Brown v. Clayton et al

Filing 103

ORDER regarding attorney conduct. Signed by Judge Holly B. Fitzsimmons on 4/9/13.(Esposito, A.)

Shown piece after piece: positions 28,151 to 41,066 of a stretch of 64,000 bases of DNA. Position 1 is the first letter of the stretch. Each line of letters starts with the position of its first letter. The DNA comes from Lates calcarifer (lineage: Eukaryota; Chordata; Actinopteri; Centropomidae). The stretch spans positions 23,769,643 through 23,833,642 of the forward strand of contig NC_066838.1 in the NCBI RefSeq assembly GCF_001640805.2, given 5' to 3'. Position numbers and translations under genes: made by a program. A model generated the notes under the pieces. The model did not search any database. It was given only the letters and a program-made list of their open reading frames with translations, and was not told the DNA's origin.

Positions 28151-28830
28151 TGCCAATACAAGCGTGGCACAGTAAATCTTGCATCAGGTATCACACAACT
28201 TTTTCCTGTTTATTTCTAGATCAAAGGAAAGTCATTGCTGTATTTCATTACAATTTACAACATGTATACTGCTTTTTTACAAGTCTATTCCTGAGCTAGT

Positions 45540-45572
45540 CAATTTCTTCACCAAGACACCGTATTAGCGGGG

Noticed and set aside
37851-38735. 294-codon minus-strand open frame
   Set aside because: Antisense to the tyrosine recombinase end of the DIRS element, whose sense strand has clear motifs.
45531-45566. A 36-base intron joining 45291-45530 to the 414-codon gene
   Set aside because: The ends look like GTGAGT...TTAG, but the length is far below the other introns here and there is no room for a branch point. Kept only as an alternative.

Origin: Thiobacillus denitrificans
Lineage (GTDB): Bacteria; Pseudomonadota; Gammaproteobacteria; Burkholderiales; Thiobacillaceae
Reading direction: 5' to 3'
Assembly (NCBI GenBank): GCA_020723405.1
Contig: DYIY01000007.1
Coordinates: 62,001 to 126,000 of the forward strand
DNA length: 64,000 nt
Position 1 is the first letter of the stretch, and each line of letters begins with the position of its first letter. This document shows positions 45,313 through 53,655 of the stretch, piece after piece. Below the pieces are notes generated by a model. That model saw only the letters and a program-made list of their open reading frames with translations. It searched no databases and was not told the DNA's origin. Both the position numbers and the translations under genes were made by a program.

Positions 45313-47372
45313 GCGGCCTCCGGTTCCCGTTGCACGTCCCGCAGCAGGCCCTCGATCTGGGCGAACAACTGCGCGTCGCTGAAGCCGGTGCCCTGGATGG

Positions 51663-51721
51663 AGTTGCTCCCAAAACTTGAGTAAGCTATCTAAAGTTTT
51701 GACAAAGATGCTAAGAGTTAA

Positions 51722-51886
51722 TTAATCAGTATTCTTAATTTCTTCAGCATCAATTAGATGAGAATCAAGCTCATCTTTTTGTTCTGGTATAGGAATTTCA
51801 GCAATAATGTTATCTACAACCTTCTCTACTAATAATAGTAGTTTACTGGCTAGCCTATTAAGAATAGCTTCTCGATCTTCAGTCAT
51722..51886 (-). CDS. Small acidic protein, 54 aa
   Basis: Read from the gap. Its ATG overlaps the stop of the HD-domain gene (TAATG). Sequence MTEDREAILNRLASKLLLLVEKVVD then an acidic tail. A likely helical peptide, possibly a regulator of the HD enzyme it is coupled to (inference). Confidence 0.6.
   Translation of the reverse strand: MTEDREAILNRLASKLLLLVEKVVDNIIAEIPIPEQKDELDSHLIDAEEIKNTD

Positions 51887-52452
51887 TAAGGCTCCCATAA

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UNITED STATES DISTRICT COURT DISTRICT OF CONNECTICUT GEORGE BROWN v. OFFICER IVAN J. CLAYTON1 : : : : : : CIV. NO. 3:11CV714 (JCH) ORDER This action, brought pursuant to 42 U.S.C. §1983, is before the Court on defendant’s oral request to impose sanctions and to strike pleadings. In lieu of filing a Rule 11 Motion, defendant’s counsel sought a conference with the undersigned, which was held on February 21, 2013, in an effort to mediate a resolution short of Rule 11 litigation. This order is an effort by the Court to resolve the situation created by plaintiff’s counsel and does not represent a finding for purposes of Fed. R. Civ. P. 11. Defendant asks the Court to impose significant sanctions due to the allegations directed against defendant’s counsel. In support, defendant provided a letter dated February 19, 2013, citing to pleadings, and attaching letters and emails from A Stipulation of Dismissal was filed on February 5, 2013, dismissing the claims against the other defendants. [Doc. #78]. 1 1 plaintiff’s counsel containing accusations about defense counsel’s conduct during this litigation. Currently Filed Documents Defendant directs the Court to pleadings filed on CM-ECF, and publically available, containing “irrelevant and false accusations about defense counsel’s conduct during this litigation.” [Def. Let. 2/19/13 at 3]. The Court has reviewed plaintiff’s Motion for Sanctions [Doc. ##34, 36, 39]; Memorandum in Support of the Motion to Quash [doc. #71-1]; Motion to Compel [doc. #75]; and Motion for Extension of Time [doc. #80]. The pleadings contain language directed toward defendant’s counsel that is abusive, inappropriate, unwarranted and unprofessional. The record shows that there has been an unfortunate breakdown of the professional relationship normally expected between attorneys. “In an adversarial proceeding, clients are litigants and though ill feeling may exist between clients, such ill feeling should not influence a lawyer in his conduct, attitude, and demeanor towards opposing lawyers.” Thomas v. Tenneco Packaging Co. Inc., 293 F.3d 1306, 1323 (11th Cir. 2002) Such tactics only serve to interfere with the “orderly administration of justice and have no proper place in our legal system.” While stress and frustration often accompanies the litigation process, the language employed by plaintiff’s 2 Id. Counsel, Attorney Sally Roberts, cannot be justified. Nor can the unsubstantiated attacks on the personal integrity, ethics and character of defense counsel exhibited in the challenged pleadings. It is never appropriate to include accusations and personal attacks against opposing counsel in a pleading. The Federal Rules of Civil Procedure provide a mechanism to address issues arising out of an attorney’s conduct. The proper course for perceived discovery abuses would have been for plaintiff to seek a protective order under Federal Rule of Civil Procedure 26(c), and/or request a conference with the Court to mediate discovery disputes and provide case management. See Doc. #55 at 6. Motions filed with the Court are a vehicle for the articulation of specific facts and law that support a party’s position relevant to a case. Such filings, however, are not meant to be a vehicle through which attorneys, clients and witnesses emote, let off steam, or otherwise sling mud at an adversary. At the February 21 conference, the parties expressed a desire to resolve this issue short of Rule 11 litigation through mediation. Indeed, Attorney Roberts offered an apology to the Court and defense counsel and assured that Court that she will not include accusations against defendant’s counsel in future pleadings. Accordingly, Court is left to fashion a remedy in a 3 situation where pleadings are not sealed, have been public for some time and continue to remain public. During the conference, Attorney Roberts agreed to provide an apology, retracting all of the statements contained in the pleadings that reference defendant’s counsel. In the letter of apology, Attorney Roberts shall acknowledge the inappropriateness of her personal attacks and express remorse for injecting such attacks into this case. Attorney Roberts will provide her letter of apology to defendant’s counsel within seven days with a copy to the Court. Defense counsel retains the right to file a Rule 11 Motion. Since Attorney Roberts’ conduct needlessly multiplied the litigation, defendants may file a Motion for Costs. Pursuant to the Court’s inherent power, the Clerk of the Court is ordered to strike Doc. ##34, 71, 75 and 80 in their entirety as “immaterial, impertinent, or scandalous.” Fed. R. Civ. P. 12(f)(1). Filing of Future Pleadings Plaintiff’s counsel is cautioned that she will be sanctioned for any future abuse. Sanctions may include, but will not necessarily be limited to, including the striking of any submission containing abusive language. This case is almost 4 trial ready. Plaintiff complied with Judge Hall’s Pretrial Order on March 6, 2013. [Doc. #95-101]. Based on this record, all future pleadings submitted by plaintiff in this matter will be reviewed by the Court and their filing will be permitted only after review. It is HEREBY ORDERED that plaintiff file a Motion for Permission to File and append a SEALED copy of any proposed pleading for the Court’s review prior to filing any future pleadings. After review, the Court will direct the Clerk of the Court to docket the pleading, if appropriate. The Court has approached this matter with regret that counsel did not seek the Court’s intervention at an earlier stage. Courts are understandably reluctant to impose sanctions and participate in Rule 11 litigation. However, if this matter cannot be settled through mediation, the Court will enter a scheduling order and hear the parties on Rule 11 sanctions. An attorney’s reputation should not be lightly or carelessly besmirched and an attorney subjected to such a public attack must be able to seek the Court’s protection when efforts to resolve a dispute are unsuccessful. This is not a recommended ruling. This is a discovery ruling and order which is reviewable pursuant to the "clearly erroneous" statutory standard of review. 5 28 U.S.C. ' 636 (b)(1)(A); Fed. R. Civ. P. 6(a), 6(e) and 72(a); and Rule 2 of the Local Rules for United States Magistrate Judges. As such, it is an order of the Court unless reversed or modified by the district judge upon motion timely made. SO ORDERED at Bridgeport this 8th day of April 2013. _________/s/__________________ HOLLY B. FITZSIMMONS UNITED STATES MAGISTRATE JUDGE 6